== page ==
Former neurosurgeon and ophthalmic surgeon Dr. Guy Wood-Gush, CEO of A.I company Deontics, welcomes positive moves to bring digital health into the frontline of care delivery, but fears the NHS may get left behind if it does not make its data work harder.
Digital transformation is rife across many markets. Retailers are exploiting huge amounts of data to deliver omnichannel customer experiences that are driving significant profits. Banks are recognising the potential of ‘fintech’ and are assimilating innovations such as blockchain to optimise their clicks and mortar operations. Governments are pressing ahead with digital by default strategies that prioritise customer self-service.
In health, similar transformation is underway. Doctors and care givers can come direct to your home using ‘Uber’-style apps. Patients and practitioners are engaging directly online and providing data that informs clinical research. Artificial intelligence and machine learning are developing at such a rate that the traditional face-to-face doctor-patient relationship is likely to change significantly in the next few years.
Yet despite the NHS’ strong history of innovation, it remains behind the times in terms of technology adoption, with pockets of development in evidence. The focus is on steady, linear development that will see hospitals prioritised for digital investment as recommended by US digital doctor Bob Wachter. Initiatives such as the Accelerated Access Review (AAR) and the Innovation and Technology (‘MedTech’) tariff look to champion innovations that can make a difference to the patient experience.
This will be welcomed by SMEs and digital health providers looking to work with the NHS, especially given that, as former life sciences minister George Freeman MP previously acknowledged, the NHS is slow to adopt new innovations developed outside the system.
Take the new MedTech tariff. This should accelerate uptake of new MedTech devices and apps for patients with diabetes, heart conditions, asthma, sleep disorders, and other chronic health conditions, and many other areas. By being accepted onto the tariff, it provides an opportunity for innovators to obtain the much-needed credibility around their health technology products or services and make them attractive to health providers. It can also shorten the often lengthy procurement process that is associated with technology adoption within hospitals and other care settings.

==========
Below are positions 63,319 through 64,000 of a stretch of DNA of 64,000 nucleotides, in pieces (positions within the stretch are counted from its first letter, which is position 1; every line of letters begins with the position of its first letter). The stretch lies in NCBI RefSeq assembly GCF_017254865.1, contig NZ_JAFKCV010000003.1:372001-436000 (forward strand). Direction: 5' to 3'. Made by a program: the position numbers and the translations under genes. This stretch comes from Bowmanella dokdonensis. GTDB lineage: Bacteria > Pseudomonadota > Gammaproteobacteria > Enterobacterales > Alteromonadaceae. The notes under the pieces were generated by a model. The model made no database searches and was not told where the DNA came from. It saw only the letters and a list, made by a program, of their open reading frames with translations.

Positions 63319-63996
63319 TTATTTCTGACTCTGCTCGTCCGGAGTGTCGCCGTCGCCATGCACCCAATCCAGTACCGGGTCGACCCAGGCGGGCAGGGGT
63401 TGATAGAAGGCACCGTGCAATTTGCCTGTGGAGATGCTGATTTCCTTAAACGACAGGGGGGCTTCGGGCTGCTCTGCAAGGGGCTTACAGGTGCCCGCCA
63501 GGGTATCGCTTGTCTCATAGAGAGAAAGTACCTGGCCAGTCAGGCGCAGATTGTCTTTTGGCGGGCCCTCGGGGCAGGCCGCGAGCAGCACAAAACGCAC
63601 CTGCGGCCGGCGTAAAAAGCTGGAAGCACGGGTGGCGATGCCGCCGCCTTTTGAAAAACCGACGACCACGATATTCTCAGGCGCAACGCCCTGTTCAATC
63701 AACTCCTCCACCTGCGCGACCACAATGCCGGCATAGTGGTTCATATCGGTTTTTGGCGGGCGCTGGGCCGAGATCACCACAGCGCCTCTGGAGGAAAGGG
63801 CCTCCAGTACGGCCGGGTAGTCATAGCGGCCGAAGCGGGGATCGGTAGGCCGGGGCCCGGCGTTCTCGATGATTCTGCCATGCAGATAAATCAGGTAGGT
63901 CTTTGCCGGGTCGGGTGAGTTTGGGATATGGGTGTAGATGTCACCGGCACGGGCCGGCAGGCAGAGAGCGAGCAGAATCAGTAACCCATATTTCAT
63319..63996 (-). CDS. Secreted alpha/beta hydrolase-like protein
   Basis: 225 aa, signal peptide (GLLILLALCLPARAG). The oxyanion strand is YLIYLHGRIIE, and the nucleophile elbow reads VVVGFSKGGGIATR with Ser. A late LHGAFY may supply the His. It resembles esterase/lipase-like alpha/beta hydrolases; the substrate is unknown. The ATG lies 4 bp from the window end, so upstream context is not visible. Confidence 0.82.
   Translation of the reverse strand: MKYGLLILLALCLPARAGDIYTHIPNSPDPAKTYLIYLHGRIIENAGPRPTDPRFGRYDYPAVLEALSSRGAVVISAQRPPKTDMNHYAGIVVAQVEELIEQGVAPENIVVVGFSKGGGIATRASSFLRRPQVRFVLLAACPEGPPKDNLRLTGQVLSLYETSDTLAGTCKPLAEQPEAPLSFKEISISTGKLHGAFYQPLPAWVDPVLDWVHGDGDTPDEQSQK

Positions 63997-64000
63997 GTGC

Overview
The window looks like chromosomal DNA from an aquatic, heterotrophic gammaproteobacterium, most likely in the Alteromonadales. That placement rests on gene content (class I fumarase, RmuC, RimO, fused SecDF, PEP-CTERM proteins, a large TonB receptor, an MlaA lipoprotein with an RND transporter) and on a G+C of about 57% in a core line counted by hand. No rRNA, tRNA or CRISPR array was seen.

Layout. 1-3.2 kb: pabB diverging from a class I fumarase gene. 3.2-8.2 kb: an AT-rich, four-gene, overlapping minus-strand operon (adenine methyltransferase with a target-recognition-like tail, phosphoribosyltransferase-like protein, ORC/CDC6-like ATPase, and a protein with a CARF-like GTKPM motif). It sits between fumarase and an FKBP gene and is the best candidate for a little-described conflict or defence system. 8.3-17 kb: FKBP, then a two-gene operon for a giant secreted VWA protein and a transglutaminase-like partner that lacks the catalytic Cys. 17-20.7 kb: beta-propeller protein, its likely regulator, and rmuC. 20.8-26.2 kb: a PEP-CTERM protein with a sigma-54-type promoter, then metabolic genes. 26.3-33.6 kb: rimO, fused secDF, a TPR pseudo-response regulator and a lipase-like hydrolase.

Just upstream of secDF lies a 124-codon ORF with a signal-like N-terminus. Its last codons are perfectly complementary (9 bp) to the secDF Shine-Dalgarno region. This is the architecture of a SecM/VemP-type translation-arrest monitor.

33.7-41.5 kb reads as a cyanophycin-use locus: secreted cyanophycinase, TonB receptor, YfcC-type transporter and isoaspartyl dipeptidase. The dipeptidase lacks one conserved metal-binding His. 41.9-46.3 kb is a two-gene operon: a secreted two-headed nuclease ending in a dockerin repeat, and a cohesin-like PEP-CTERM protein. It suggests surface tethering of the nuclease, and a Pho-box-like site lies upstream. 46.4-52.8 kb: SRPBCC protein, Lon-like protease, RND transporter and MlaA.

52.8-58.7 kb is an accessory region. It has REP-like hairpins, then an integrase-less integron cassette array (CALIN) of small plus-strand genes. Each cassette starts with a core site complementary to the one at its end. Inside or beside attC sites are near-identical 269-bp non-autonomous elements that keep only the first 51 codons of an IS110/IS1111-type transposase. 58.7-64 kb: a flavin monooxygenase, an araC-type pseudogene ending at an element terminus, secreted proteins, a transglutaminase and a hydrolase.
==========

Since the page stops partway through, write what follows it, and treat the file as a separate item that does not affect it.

But the gap from policy to frontline practice is huge. I’ve been working as an entrepreneur bringing new medical innovations to market for over ten years. For innovation adoption, in my experience the two main barriers are money, and people’s time. Money is a bigger challenge in the NHS given the current financial crisis. It is of course vital that taxpayers’ money is spent wisely. However, many ‘spend to save’ projects can fall by the wayside when immediate pressures come to bear.
But time is also another important consideration. Decision makers in hospitals are busy, quite rightly, managing a fast-paced organisation that is dedicated to saving lives. Will innovation be top of the priority list for medical directors, CCIOs, finance directors, or even the heads of technology, when dealing with day-to-day or month-by-month pressures?
And when they do get the time to look at the innovations that are impacting health care delivery, will the customers – citizens such as you and me – have already voted with their feet, and be using apps to manage their health in the way they are used to with their finances?
The resource and attention a busy hospital needs to run efficiently and safely is very intensive, and therefore it can be difficult to invest time in new IT projects. But problems that exist at the moment, such as variation in quality of care and outcomes, highlighted in the Carter Report, can be addressed by new technology. It is an issue that few consumers, faced with a plethora of choices on digital health, may care about unless health providers embrace the use of technology that meets the needs of the patient, the professional, and the health and care economy as a whole.